If you leave human rights to the UN

…you might have none left

The United Nations used to have a Human Rights Committee, filled with the likes of Saudi Arabia, China, Cuba and Pakistan, that proved to be such an embarrassment that it was replaced with a Human Rights Council, filled with the likes of Saudi Arabia, China, Cuba and Pakistan. At the time of its inception, The Acorn had argued that it is best for India to stay out of the new farce in New York, unless it was prepared to drive an uncompromising agenda on international human rights.

Unfortunately, it did neither.

Now, the UN Human Rights Council has passed a resolution that condemns the defamation of religion, acceding to a demand made by the Organisation of Islamic Conference—and tabled by Pakistan—since the very beginning. According to the United Nations, it might now be a violation of human rights to defame any religion. Limitations on the freedom of expression, on the other hand, might not.

Proof, for those who require it, that such precious things as fundamental rights and freedoms are best protected by national constitutions rather than international resolutions. India, Japan, Germany, Britain and the few other democracies that are on the council would do well to reconsider what exactly they hope to achieve by hanging in there. Their presence gives the council an appearance of legitimacy that it does not deserve.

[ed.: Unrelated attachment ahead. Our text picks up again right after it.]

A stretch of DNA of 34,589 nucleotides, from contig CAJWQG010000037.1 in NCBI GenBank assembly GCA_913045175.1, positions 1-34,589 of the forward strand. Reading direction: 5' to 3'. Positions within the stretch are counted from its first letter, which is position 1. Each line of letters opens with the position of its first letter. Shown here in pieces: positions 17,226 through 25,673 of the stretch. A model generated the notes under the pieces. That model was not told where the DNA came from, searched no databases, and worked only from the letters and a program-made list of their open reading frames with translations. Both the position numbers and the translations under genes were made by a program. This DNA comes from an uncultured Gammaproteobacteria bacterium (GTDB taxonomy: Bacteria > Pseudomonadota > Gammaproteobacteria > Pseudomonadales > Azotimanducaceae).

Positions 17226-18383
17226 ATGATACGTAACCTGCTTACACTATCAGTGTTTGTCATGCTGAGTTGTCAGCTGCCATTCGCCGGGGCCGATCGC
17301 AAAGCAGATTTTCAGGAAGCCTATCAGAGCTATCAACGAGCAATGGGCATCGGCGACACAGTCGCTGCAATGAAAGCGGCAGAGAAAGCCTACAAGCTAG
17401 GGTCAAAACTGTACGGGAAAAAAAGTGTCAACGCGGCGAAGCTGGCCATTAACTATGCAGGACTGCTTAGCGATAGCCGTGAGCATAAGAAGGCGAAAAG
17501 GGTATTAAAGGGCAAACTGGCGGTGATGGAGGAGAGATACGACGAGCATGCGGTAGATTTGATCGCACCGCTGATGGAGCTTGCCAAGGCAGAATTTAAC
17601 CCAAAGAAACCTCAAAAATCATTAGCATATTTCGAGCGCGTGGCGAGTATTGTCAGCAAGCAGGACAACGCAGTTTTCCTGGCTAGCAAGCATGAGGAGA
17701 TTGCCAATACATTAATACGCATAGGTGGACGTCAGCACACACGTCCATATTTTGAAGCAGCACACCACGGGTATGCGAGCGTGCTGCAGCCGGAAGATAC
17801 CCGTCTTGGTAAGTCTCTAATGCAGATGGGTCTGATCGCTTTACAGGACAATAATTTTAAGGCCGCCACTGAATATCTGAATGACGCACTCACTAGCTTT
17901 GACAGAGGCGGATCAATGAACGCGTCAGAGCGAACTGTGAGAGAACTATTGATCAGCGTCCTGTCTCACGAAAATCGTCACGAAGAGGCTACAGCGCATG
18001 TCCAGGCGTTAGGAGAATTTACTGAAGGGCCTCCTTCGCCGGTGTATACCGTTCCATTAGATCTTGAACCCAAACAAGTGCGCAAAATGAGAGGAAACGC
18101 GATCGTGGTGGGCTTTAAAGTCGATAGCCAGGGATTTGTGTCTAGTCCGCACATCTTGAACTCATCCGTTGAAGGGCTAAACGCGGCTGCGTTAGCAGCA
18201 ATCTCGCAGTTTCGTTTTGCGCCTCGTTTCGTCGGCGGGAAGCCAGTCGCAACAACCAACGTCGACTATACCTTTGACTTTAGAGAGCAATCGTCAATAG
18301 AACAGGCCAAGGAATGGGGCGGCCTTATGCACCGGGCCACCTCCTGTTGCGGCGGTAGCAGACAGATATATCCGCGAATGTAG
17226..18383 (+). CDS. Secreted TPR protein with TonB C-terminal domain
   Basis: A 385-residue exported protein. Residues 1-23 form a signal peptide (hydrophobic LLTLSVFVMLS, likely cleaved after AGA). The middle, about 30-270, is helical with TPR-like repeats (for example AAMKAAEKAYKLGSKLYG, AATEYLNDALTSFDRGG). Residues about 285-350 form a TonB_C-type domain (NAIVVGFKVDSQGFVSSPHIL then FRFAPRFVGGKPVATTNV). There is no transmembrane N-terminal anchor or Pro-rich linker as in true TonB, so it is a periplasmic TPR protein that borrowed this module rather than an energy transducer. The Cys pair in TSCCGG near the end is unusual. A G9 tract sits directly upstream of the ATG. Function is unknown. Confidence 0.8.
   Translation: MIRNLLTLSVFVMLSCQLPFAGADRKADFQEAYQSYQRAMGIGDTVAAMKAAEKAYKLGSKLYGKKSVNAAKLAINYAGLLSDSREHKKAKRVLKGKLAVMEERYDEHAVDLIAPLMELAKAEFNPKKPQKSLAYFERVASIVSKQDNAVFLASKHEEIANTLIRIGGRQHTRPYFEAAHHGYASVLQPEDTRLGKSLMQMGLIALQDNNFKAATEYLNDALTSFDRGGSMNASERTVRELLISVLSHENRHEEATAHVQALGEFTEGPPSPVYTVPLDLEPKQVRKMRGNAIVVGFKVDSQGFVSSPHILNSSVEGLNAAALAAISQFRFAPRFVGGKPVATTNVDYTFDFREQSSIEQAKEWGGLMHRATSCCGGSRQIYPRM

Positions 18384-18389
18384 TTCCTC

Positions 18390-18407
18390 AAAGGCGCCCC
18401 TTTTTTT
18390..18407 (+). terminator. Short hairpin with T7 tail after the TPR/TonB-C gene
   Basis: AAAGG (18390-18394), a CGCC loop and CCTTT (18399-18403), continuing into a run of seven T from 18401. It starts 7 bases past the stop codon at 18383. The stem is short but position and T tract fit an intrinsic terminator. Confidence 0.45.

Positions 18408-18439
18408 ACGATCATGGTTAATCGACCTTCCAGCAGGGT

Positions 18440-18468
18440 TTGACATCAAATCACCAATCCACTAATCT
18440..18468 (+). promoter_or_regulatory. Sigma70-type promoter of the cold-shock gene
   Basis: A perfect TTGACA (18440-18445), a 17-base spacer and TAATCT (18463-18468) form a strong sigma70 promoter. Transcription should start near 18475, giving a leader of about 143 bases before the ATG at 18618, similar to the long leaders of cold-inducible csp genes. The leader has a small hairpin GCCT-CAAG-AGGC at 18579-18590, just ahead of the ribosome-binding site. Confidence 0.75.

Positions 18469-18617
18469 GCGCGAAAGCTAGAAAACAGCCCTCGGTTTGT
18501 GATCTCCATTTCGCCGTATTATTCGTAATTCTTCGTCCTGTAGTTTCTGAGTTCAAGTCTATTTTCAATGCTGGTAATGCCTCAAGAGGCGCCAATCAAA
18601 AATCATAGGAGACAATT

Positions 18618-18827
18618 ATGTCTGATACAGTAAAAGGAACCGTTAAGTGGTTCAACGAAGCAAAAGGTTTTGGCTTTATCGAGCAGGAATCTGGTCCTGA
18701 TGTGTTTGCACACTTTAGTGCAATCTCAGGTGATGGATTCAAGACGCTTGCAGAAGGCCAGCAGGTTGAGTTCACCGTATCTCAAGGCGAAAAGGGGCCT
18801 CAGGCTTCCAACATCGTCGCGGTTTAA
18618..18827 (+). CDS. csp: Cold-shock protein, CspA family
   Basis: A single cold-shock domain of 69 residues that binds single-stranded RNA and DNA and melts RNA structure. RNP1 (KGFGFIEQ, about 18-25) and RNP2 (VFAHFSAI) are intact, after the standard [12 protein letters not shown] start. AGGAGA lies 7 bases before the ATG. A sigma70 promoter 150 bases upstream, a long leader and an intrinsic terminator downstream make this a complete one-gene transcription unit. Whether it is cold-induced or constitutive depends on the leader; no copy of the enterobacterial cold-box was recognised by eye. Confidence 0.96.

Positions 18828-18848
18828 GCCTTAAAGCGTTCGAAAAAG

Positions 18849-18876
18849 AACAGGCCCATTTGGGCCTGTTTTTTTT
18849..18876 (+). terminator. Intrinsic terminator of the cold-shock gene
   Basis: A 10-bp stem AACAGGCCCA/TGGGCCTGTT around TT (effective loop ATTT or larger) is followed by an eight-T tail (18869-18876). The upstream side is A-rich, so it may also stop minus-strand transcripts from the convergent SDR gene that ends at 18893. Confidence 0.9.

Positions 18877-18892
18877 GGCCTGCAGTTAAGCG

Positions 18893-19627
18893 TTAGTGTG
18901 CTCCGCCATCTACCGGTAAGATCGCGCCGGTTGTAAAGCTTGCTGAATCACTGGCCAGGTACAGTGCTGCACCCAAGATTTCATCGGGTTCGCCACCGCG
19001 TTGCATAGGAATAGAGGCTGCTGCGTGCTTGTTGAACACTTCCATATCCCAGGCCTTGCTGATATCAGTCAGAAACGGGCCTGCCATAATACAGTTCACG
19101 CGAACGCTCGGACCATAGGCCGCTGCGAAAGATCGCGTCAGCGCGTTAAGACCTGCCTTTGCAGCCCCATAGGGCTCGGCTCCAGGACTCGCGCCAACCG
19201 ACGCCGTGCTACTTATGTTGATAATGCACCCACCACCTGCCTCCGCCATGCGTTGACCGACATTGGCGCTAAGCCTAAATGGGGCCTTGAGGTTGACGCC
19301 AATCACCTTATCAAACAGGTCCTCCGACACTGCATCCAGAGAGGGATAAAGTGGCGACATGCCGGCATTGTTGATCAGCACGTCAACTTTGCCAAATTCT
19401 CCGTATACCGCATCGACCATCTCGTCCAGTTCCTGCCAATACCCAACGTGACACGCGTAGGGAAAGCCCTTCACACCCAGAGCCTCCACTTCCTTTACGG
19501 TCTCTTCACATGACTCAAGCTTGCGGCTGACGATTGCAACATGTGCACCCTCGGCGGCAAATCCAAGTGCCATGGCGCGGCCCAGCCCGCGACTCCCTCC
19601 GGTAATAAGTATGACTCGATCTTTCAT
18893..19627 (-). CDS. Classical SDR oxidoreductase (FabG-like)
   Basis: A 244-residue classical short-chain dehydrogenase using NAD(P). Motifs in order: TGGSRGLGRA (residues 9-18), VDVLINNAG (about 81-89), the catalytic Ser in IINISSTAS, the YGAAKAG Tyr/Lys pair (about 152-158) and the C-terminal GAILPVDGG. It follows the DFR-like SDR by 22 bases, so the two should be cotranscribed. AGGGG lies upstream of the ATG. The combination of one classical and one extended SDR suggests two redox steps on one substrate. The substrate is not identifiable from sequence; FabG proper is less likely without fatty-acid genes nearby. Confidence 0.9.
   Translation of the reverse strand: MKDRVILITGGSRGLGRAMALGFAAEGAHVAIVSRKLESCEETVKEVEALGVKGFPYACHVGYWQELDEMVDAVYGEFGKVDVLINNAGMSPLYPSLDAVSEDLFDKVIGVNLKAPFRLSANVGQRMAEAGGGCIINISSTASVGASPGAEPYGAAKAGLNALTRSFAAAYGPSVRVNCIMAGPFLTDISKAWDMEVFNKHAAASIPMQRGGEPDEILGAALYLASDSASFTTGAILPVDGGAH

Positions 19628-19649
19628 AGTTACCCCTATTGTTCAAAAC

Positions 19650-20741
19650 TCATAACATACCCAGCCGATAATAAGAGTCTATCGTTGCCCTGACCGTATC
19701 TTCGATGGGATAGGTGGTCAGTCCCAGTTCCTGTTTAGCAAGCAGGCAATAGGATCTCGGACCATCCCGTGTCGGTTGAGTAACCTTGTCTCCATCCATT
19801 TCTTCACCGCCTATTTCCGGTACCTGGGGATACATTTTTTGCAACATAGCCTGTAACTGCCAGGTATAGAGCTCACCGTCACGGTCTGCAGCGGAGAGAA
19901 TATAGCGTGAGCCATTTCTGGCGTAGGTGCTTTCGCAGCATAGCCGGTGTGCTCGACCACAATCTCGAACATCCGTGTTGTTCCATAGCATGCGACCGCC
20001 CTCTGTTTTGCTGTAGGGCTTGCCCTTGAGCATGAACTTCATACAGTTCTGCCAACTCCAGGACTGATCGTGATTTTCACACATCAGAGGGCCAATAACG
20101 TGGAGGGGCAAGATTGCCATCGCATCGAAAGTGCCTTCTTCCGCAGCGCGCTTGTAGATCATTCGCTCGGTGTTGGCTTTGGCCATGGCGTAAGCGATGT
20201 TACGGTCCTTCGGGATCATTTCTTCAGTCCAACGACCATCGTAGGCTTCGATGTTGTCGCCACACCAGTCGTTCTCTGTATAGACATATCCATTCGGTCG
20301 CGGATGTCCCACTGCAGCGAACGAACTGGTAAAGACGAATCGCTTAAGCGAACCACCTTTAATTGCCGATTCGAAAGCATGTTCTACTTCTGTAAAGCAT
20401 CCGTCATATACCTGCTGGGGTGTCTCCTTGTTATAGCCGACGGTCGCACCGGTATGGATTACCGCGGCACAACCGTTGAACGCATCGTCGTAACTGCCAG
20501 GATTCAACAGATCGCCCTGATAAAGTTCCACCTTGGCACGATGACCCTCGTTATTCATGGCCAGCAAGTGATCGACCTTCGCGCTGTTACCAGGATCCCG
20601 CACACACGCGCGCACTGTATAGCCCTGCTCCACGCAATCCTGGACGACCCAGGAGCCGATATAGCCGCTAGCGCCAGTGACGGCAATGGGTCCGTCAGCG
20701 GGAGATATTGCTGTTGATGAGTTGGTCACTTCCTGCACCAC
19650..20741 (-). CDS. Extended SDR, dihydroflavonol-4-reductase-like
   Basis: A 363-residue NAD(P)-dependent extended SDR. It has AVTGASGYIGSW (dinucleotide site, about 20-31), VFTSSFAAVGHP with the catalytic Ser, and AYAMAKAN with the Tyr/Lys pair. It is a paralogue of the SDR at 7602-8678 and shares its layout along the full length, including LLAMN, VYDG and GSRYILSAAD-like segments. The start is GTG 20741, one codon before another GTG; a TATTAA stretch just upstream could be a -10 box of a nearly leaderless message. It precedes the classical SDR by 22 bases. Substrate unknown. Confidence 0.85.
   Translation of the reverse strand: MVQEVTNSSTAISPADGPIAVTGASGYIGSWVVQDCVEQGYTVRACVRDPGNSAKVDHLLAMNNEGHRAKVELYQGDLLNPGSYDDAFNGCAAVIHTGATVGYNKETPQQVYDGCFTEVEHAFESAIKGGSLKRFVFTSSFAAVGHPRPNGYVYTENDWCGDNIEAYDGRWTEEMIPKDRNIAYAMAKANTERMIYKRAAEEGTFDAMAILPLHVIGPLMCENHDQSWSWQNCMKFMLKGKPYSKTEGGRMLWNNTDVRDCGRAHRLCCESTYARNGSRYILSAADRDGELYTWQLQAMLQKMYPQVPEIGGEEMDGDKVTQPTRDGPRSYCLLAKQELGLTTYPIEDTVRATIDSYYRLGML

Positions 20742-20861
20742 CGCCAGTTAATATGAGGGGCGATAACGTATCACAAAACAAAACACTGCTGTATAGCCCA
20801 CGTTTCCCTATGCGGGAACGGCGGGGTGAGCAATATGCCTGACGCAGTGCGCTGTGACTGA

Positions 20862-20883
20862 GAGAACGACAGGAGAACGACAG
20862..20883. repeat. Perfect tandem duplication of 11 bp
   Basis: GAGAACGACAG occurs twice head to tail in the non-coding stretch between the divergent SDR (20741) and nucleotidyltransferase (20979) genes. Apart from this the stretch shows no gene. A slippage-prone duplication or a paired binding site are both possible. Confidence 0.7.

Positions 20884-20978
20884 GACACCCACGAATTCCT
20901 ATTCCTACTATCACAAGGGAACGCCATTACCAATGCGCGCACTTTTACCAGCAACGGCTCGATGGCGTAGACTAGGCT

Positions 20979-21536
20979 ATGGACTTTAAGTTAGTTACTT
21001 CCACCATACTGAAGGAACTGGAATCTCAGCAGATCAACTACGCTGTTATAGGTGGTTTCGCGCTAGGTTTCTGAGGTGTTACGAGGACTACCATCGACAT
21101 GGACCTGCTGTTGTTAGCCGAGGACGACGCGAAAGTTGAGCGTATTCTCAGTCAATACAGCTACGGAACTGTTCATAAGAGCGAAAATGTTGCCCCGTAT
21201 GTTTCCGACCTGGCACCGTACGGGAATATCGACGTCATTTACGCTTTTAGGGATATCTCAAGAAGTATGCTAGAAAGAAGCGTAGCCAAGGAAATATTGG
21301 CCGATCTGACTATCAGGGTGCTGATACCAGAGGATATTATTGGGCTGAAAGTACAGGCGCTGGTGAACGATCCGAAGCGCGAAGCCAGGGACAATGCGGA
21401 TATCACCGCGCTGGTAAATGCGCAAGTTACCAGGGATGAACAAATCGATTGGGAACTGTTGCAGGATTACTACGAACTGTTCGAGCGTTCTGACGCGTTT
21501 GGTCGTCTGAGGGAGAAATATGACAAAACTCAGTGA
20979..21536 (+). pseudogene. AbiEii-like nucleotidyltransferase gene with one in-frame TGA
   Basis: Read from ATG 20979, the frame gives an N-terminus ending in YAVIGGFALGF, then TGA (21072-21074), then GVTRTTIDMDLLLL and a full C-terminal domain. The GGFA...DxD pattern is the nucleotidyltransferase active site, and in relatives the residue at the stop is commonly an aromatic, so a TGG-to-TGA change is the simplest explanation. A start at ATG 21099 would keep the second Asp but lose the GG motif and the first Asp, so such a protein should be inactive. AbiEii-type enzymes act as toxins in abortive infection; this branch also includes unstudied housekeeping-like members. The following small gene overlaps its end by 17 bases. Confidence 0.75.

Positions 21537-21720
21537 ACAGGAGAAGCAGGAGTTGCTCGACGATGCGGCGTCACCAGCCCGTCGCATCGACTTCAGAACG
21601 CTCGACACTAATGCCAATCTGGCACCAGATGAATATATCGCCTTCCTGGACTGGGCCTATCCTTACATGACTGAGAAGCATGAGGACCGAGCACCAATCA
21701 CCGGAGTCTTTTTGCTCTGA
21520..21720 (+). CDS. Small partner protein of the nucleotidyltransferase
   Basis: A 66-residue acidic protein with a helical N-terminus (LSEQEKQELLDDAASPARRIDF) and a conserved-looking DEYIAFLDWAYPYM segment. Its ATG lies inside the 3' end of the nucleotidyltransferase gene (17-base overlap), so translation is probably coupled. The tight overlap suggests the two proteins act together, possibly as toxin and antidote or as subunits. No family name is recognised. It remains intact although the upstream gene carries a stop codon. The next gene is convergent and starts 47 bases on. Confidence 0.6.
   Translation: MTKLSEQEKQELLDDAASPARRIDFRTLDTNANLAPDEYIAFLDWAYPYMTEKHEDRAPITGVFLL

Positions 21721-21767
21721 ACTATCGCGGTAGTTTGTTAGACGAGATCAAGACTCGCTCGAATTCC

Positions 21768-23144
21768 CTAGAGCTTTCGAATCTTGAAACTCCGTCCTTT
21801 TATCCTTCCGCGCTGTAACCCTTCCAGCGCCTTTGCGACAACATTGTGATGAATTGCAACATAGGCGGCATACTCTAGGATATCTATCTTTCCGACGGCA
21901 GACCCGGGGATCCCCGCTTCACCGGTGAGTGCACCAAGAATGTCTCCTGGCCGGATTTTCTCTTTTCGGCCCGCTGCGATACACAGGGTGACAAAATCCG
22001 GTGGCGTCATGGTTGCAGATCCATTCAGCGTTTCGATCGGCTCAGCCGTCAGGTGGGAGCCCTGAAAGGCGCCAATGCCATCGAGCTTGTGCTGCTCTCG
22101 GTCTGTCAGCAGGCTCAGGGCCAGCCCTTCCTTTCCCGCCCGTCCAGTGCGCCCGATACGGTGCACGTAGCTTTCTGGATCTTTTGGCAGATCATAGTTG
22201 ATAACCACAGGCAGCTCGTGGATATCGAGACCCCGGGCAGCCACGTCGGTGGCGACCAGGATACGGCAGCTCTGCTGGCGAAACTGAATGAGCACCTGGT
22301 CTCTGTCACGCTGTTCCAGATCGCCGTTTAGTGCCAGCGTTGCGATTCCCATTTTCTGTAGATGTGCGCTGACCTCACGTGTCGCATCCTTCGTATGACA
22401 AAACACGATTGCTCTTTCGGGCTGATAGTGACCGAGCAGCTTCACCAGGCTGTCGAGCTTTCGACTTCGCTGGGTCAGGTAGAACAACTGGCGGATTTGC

7 thoughts on “If you leave human rights to the UN”

  1. Pity the representatives from India et al. on this Council. Have to hang out with the mouth-pieces of nitwit Faisal, dictator Mush and strongman Fidel. Our representatives on the Council need a pumice-stone rub-down after hanging out in that ideological filth.

  2. A motion will soon be tabled condemning HR violations in J&K by the Indian army and the state sponsored pogrom in Gujarat. Stay tuned!

  3. Very worthy post, Nitin, thanks. I hope misguided people in India who seek to ‘internationalise’ issues see the UN for what it is and what it always has been – just another institution desugned to promote so called strategic interests and a whole lot of hogwash about freedom. As for the OIC, there’s no surprise there. Why are the member states of the OIC and the extremists not getting along? They seem to have a lot in common.

  4. “condemns the defamation of religion, acceding to a demand made by the Organisation of Islamic Conference—and tabled by Pakistan—since the very beginning.”

    Does this mean Hindus living in Saudi can build a temple in Mecca to practice their faith without being massacred? Somehow I doubt that.

  5. As one of the misguided people who thinks its not incorrect for the deprived/ oppressed among us to seek some level of international intervention, if they are not getting it through our mechanisms I have to tell you about Kancha Ilaiah’s article I read today on his work with a committee in UK to combat caste discrimination/ untouchability (equation with slavery).

    I felt a frisson of resentment and anger first. Maybe the idea that our old colonial masters have been approached, or that some sections of our people are willing to cede some sovereignty back to them was implicit in this. So I think I get Nanda Kishore’s POV to an extent. I can see the problems and possible non-efficacy of internationalizing domestic issues.

    But I think it should exist at least as a pressure device. Another way of looking at Mr.Ilaiah’s UK work is to think of it as “independence not yet granted” not in the fullest sense of it, to some sections of India, by the Indian ruling class.

    regards,
    Jai

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